Reviews For The Easily Distracted:
Live By Night

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Title: Live by Night

Describe This Movie In One Simpsons Quote:

Krusty: Whaddya got in mind? Sexy broad? Gangster octopus?

Brief Plot Synopsis: Man, it feels good to be a gangster.

Rating Using Random Objects Relevant To The Film: Two and a half sets of curtains out of five.

Tagline: "The American Dream has a price."

Better Tagline: "
Crime doesn't pay, except when it does, but then it doesn't again."

Not So Brief Plot Synopsis:
Despite being (or perhaps because he's) the son of a prominent Boston deputy commissioner, Joe Coughlin (Ben Affleck) is mostly content to spend his days doing crimes and making time with Emma (Sienna Miller), the girlfriend of Irish mob boss Albert White (Robert Glenister). Predictably, this ends poorly for them both, and Joe – after a brief prison stint – signs on with Italian gangster Maso Pecatore (Remo Girone) and is sent to Ybor City in Tampa, Florida, to run the Mafia’s burgeoning rum racket. There, Joe contends with the local sheriff (Chris Cooper), the KKK and his attraction to Graciela (Zoe Saldana), sister of the local Cuban crime boss.

"Critical" Analysis: Live by Night is (director) Ben Affleck’s fourth effort, and it’s an ambitious one. Coughlin’s story, based on Dennis Lehane’s novel, takes us from Prohibition-era Boston to…Prohibition-era Florida, the latter stuffed with enough speakeasy dance montages to populate a Steve Winwood video. It’s a sprawling effort that nonetheless often feels stilted, in many ways thanks to (actor) Ben Affleck himself.

Because honestly, there’s not all that much wrong with Affleck’s writing or directing. The script falls prey to many clichés, but this isn’t surprising given how hamstrung by convention the gangster genre has become, and Affleck has shown a steady and often inspired hand with films like Argo and The Town. He’s more assured here, and is clearly aiming to make Live by Night his prestige picture. This doesn’t happen, for a few reasons.

One doesn't want to waste too much time comparing adaptations to their source material because there's always the threat of the desperate "What about the house elf rebellion/Tom Bombadil/Holly Golightly's self-actualization?" undercurrent to it. An author can provide things like subtlety and shading over the course of 600 pages that simply aren't available to a director in the space of two hours. It's therefore unfortunately convenient for Live by Night that "book Joe" and "movie Joe" are equally loathsome.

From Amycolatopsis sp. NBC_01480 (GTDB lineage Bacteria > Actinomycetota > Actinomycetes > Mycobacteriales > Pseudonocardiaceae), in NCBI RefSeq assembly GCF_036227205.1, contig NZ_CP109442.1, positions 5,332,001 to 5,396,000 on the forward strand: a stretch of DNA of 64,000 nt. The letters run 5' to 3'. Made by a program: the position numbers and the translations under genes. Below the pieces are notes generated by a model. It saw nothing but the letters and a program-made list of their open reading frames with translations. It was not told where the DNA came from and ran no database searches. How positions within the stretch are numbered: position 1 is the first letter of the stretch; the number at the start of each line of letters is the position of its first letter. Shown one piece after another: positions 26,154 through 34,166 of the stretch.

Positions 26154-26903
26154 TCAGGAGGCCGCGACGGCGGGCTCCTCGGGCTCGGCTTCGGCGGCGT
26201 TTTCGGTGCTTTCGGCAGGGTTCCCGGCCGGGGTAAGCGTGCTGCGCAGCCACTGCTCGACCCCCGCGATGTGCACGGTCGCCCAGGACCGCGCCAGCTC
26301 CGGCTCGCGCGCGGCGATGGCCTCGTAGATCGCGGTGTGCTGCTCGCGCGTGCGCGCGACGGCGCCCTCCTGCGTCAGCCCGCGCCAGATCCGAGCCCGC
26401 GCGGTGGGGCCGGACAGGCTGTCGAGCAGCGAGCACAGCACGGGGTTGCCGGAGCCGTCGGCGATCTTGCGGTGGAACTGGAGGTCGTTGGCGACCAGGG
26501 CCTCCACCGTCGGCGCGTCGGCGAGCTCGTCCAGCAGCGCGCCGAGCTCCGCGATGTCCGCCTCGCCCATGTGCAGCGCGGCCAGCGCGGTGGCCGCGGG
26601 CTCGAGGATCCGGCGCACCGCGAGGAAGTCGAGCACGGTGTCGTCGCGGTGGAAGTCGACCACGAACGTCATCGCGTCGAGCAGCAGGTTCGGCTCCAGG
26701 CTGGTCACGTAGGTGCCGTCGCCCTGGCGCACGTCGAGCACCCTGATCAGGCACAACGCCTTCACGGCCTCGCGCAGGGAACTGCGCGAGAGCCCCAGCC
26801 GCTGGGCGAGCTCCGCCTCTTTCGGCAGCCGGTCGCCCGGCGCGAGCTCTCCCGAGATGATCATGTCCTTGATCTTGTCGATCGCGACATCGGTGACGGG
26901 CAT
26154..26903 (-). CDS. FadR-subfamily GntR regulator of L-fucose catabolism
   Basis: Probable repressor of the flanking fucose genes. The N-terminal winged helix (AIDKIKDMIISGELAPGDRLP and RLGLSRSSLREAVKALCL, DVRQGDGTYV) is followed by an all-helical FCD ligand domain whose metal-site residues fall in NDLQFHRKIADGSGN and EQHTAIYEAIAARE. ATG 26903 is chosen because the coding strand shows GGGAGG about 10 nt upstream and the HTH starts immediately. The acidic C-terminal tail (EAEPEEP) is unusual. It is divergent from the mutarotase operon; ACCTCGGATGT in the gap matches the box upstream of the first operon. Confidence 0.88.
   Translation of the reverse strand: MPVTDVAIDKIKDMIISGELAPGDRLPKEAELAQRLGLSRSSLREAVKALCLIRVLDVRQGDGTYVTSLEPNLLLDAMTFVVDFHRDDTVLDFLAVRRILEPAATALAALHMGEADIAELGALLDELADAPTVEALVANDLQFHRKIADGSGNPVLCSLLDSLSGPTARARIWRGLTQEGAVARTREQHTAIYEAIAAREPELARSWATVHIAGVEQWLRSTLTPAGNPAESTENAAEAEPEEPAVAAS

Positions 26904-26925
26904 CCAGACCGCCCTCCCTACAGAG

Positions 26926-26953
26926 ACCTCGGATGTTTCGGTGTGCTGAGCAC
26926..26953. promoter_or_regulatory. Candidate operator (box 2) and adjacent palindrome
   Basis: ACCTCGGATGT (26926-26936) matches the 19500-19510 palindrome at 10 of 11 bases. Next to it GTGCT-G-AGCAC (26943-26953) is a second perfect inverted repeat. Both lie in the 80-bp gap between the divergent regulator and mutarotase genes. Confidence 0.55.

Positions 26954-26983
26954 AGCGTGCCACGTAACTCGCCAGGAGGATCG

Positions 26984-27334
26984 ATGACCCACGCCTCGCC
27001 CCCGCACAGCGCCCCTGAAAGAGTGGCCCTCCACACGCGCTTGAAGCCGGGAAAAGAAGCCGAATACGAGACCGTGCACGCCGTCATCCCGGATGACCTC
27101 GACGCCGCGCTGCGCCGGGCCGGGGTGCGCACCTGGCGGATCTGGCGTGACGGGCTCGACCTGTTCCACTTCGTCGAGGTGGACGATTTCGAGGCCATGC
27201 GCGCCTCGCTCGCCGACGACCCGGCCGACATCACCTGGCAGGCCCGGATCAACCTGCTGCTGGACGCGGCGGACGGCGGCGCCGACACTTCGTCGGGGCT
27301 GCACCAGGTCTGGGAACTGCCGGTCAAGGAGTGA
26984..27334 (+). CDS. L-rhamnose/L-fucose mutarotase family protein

The promotional campaign for the film goes to great lengths to describe Coughlin as a “good man” irretrievably tainted by a series of choices he’s made when, actually, he was pretty much tainted from the get-go. For example, Graciela, worried Joe is about to bump off Sheriff Figgis’s anti-gambling crusader daughter Loretta (Elle Fanning), pines for the “real Joe.” Responsible for the deaths of two cops, the “real” Joe nonetheless is able to get away with a three-year sentence because Dad has dirt on the chief investigator. And in Ybor City, Coughlin himself acts like it's distasteful to blackmail the sheriff to let him go after a local Klan leader, but does it anyway.

The only decent behavior Joe exhibits is in the opening voiceover, when he talks about volunteering for World War I. That experience taught him never to take orders again, and from that point on, he’s a criminal. Does he occasionally stick up mob poker games? Sure, but he also robs banks and shoots at cops. Joe Coughlin was a bad dude long before he got to Florida, though you could certainly make the argument Florida brings out the worst in everybody.

And even if we wanted to defend the thesis that this interpretation was intended by Lehane and Affleck, the lead performance doesn’t support it. Maybe it’s because he’s channeling most of his energy into behind-the-camera activities, but Affleck’s recent roles (Batman, Christian Wolff, Nick Dunne) haven’t required much of an emotive stretch, and his Joe Coughlin is strangely passionless, which is exactly the opposite of what's required to engage us beyond the visceral reactions and the countless aerial shots.

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